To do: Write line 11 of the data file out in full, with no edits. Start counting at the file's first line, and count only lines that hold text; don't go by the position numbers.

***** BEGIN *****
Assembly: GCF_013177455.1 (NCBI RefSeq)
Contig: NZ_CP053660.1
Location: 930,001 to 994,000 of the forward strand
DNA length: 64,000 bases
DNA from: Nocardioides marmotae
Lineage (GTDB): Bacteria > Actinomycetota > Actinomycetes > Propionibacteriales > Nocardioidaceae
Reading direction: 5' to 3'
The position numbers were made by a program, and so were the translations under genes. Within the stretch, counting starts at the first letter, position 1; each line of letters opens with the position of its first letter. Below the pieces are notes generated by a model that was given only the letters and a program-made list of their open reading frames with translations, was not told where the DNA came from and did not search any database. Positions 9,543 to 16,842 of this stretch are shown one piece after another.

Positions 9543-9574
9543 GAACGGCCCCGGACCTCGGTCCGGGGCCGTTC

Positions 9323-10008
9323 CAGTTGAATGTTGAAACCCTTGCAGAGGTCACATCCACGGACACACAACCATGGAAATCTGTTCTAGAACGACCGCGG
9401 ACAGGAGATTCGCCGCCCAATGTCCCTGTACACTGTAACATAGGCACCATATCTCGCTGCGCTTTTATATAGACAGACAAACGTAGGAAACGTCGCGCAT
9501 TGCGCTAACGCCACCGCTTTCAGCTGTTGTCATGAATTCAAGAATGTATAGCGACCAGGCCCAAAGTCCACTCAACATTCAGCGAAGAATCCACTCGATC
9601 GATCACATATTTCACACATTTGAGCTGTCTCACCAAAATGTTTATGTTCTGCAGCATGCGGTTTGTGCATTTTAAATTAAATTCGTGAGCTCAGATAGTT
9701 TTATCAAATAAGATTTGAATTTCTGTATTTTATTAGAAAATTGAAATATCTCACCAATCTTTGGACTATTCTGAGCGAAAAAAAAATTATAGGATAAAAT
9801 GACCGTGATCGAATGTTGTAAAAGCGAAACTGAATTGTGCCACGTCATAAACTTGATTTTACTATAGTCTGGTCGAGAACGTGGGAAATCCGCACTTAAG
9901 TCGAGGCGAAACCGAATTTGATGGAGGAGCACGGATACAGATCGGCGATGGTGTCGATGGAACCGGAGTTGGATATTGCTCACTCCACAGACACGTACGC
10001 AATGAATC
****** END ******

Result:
Positions 9323-10008